Culture At Large

Thanksgiving and grace in the Great White North

Adele Gallogly

The story behind the first Thanksgiving celebration in Canada is a simple one.

In 1578, English explorer Martin Frobisher set out to find a northern passage to the Pacific Ocean ... and failed. He then threw a formal celebration - a feast - in what is now Newfoundland to give thanks for his and his crew’s safe arrival in the Americas after a precarious sea journey.

In later years, French settlers held similar large feasts of thanks upon their arrival in the New World and were allegedly generous with their food, sharing it with the First Nations people around them.

Thanksgiving was sporadically celebrated in October and November until 1957, when the Canadian Parliament proclaimed the second Monday in October “A Day of General Thanksgiving to Almighty God for the bountiful harvest with which Canada has been blessed.” In Canadian French, the holiday is called “Jour de l'Action de grace.”

So goes the genesis of the holiday. And it all began with a search, a failure and a feast. As I said, a simple story, really.

Relatable too, right? I know the first thing I feel like doing after a failed endeavor is throwing a huge feast of thanks. And comforting, as it proves that North Americans always live in perfect, charitable harmony with indigenous peoples on Canadian soil.


Wrong, of course. So very wrong. No part of me - no idyllic patriotism - will let me pretend otherwise.

So instead let me go back to that French term for the holiday for just a moment - to that English-distinguishable word at its end: grace. This is where I see relatability and comfort in the cobbled-together events that compose Thanksgiving’s beginning in my country.

It is grace, I think, that led Frobisher to meet his failure with a grateful feast for safe homecoming. It is grace, I know, that enables any person, in any country, to share his or her bounty with another.

And it is grace we need when these and other such acts of generosity exceed our grasp because of pride or ingratitude or begrudging. When we’re in the wrong place, on our own unwanted and wayward shores, and called to give thanks .. anyway.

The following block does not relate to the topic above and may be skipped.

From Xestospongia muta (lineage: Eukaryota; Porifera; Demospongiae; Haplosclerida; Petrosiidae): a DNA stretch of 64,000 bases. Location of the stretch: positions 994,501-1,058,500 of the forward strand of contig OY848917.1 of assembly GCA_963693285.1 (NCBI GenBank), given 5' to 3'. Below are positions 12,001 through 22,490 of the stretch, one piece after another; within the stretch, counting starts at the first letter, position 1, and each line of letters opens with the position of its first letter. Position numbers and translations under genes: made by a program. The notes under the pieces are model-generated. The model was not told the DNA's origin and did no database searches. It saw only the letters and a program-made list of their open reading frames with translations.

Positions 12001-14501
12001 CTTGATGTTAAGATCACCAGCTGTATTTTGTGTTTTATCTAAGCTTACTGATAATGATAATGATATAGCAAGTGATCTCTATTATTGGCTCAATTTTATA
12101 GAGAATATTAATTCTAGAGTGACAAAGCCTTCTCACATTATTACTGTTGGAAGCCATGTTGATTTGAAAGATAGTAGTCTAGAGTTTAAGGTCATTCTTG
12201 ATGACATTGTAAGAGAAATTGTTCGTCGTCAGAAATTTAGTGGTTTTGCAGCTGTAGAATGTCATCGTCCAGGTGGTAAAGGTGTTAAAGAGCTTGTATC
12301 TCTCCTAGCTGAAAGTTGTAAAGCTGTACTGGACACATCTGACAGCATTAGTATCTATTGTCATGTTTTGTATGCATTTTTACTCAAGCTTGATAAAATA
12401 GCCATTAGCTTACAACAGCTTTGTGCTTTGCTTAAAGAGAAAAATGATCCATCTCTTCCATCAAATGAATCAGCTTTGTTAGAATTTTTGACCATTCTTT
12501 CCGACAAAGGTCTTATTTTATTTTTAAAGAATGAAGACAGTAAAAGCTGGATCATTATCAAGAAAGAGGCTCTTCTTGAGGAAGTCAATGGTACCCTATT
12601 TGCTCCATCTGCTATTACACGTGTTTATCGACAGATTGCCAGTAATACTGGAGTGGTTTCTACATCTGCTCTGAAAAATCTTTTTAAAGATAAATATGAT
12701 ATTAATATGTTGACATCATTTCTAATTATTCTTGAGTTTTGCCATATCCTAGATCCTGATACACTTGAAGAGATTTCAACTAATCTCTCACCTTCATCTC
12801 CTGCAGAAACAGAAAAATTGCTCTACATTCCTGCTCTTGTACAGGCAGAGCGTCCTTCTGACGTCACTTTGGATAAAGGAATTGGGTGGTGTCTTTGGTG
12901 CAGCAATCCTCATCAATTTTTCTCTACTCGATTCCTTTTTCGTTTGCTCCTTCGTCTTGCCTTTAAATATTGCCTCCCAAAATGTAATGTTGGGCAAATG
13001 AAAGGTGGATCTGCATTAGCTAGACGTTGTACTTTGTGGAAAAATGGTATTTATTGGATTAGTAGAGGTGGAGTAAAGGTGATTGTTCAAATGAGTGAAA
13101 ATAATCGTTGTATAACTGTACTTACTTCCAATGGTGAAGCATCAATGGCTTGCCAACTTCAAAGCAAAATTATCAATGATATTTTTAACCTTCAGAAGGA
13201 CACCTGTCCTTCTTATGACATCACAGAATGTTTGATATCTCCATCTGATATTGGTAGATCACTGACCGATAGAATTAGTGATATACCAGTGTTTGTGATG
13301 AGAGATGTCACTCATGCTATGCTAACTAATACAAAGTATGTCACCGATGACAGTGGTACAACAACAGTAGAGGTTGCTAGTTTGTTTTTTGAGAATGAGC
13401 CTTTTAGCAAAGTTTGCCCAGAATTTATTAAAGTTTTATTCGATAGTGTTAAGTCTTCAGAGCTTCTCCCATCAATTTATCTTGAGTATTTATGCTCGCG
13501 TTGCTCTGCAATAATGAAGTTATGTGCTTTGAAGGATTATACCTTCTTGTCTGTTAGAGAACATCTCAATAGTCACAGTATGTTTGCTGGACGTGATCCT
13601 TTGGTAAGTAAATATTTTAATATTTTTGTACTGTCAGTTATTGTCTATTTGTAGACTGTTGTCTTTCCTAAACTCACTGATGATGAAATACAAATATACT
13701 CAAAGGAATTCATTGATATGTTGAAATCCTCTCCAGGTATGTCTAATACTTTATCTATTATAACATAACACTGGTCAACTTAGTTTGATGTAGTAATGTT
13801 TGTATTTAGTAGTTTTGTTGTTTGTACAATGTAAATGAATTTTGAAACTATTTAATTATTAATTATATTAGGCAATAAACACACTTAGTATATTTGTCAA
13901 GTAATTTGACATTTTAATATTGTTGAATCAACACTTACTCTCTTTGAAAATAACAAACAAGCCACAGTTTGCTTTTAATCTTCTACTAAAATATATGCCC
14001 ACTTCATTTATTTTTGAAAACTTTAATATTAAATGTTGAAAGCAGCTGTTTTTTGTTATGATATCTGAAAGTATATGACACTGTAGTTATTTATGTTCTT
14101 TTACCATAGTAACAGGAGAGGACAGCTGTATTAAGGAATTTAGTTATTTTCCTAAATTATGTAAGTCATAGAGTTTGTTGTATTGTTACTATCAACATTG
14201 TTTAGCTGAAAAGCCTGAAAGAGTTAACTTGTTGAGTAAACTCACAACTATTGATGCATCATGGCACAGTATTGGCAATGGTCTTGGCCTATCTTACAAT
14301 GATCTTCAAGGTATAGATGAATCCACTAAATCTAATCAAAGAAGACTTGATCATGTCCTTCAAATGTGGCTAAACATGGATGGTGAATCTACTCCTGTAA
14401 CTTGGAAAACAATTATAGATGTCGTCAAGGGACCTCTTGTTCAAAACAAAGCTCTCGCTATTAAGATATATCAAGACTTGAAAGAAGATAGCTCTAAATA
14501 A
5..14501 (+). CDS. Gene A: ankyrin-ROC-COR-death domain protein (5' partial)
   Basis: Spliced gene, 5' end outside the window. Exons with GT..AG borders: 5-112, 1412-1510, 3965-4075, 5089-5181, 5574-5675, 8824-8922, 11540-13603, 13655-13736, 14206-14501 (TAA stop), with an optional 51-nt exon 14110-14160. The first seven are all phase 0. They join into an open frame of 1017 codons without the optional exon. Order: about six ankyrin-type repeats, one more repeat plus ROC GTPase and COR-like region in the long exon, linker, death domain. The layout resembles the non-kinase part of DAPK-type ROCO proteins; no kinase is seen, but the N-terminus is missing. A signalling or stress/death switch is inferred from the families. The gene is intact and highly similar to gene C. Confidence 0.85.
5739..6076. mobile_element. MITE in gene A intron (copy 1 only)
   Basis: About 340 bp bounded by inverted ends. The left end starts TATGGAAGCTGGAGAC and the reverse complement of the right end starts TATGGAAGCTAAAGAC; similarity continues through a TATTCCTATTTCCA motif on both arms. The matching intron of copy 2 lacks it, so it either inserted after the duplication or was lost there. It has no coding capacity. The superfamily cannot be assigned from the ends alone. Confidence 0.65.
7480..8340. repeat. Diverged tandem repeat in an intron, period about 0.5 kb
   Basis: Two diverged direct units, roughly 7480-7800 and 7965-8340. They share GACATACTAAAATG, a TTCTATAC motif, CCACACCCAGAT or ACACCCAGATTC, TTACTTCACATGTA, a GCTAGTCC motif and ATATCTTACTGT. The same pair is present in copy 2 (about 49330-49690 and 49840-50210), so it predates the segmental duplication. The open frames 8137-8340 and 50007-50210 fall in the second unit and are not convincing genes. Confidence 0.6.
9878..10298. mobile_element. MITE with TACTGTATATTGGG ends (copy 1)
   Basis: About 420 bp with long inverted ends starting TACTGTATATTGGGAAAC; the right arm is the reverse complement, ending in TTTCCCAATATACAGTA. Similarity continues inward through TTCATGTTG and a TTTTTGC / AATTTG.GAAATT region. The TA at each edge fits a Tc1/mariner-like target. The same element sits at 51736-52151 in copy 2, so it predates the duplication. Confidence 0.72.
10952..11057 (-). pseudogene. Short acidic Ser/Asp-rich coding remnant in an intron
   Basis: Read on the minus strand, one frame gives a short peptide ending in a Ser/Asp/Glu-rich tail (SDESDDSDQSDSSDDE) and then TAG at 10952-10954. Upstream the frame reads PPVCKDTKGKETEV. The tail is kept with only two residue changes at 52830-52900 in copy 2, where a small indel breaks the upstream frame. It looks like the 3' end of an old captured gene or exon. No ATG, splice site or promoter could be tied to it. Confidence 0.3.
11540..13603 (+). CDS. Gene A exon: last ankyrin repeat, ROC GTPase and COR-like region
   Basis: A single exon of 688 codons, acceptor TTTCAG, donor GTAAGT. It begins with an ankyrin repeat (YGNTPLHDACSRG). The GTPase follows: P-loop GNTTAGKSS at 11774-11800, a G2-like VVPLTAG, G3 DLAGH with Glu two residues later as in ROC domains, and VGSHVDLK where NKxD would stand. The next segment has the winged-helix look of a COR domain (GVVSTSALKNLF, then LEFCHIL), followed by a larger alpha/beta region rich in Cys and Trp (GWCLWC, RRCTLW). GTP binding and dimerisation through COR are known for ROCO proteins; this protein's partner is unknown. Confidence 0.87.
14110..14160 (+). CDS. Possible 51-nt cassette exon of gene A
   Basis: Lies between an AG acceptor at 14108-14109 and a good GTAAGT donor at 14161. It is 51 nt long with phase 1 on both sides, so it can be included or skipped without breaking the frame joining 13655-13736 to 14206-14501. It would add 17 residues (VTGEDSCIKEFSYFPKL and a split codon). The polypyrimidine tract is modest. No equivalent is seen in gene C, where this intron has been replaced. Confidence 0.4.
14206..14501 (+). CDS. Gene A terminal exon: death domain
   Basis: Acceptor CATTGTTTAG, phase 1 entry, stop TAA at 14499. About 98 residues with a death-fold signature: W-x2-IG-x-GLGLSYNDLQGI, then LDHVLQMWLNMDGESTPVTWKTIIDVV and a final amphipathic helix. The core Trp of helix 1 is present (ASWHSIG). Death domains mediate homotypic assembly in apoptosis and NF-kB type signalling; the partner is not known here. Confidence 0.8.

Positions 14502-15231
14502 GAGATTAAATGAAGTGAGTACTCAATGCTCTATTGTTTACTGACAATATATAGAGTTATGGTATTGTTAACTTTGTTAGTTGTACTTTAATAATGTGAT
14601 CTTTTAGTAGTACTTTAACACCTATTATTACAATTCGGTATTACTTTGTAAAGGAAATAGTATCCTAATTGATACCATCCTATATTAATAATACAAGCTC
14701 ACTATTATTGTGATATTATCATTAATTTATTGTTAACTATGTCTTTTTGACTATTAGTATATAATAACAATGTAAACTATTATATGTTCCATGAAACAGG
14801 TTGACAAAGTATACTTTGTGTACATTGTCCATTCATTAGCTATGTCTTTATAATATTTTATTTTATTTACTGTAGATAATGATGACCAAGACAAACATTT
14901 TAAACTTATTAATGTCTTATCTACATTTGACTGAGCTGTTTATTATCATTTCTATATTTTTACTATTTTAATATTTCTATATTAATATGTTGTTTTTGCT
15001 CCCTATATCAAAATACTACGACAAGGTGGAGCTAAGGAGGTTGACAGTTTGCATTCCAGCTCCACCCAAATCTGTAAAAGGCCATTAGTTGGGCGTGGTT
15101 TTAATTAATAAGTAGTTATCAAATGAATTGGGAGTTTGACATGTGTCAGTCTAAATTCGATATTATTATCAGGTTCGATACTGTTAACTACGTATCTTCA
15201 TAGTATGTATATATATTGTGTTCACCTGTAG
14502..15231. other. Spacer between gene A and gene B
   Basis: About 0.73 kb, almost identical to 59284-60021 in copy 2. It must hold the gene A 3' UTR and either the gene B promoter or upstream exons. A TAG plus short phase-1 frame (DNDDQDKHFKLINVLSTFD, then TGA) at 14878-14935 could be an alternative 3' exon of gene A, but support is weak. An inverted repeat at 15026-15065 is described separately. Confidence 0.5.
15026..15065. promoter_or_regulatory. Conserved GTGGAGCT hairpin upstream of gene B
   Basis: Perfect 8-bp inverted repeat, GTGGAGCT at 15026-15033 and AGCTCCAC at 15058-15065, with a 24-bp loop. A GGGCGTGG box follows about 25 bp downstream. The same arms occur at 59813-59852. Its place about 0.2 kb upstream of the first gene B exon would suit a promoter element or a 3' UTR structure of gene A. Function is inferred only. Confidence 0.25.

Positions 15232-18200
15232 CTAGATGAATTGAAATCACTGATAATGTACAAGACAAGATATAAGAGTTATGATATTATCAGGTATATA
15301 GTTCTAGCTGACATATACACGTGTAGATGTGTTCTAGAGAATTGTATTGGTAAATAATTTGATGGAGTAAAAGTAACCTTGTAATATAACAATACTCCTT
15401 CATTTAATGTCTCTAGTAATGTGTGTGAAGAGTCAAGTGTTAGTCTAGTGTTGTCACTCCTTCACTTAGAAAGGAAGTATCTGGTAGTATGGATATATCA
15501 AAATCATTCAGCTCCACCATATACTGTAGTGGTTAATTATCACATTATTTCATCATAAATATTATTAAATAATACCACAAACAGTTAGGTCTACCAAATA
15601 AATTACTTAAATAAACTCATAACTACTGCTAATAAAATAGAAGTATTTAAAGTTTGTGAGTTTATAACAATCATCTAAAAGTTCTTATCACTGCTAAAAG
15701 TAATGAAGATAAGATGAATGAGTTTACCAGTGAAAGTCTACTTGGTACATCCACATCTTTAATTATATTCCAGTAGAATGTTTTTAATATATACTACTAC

This philosophy of relentless thankfulness is passionately advocated by Ann Voskamp, best-selling author of "One Thousand Gifts: A Dare to Live Fully Right Where You Are."Described by Voskamp as a “celebration of grace and a recognition of the power of gratitude,” the book is a journey through Ann’s personal story propelled by the collective Christian struggle to live with joy and act with grace in a suffering world. As Voskamp writes: “I only deepen the wound of a hurting world when I neglect to give thanks.”

Frobisher and Voskamp have perhaps very little in common besides their Canadian heritage. What can be taken to the feast table from both of them, though, is an example of gratitude handed over out of more than mere obligation or affection. Costly gratitude that surprises and unravels us.

Their stories also reveal the rightness of the holiday’s name. It is not, after all, Thanks­feeling or Thanksdoing or even Thanksbeing. It is Thanksgiving. To me that has a sound similar to many scriptural phrases of what we are to offer our Lord, including Hebrews' “sacrifice of praise.”

This weekend, Canada is again gifted with an annual Sabbath of sorts, a time of thanksgiving, in the rush and malaise of post-summer, pre-winter days. A feast day. A time to ponder the abundances and burdens of this earth and to give thanks, ruthless thanks, that each of them is somehow run through with the fullness of God’s grace.

(Photo courtesy of By Lars Plougmann/Wikimedia Commons.)

Topics: Culture At Large, Theology & The Church, Faith, News & Politics, History, World, North America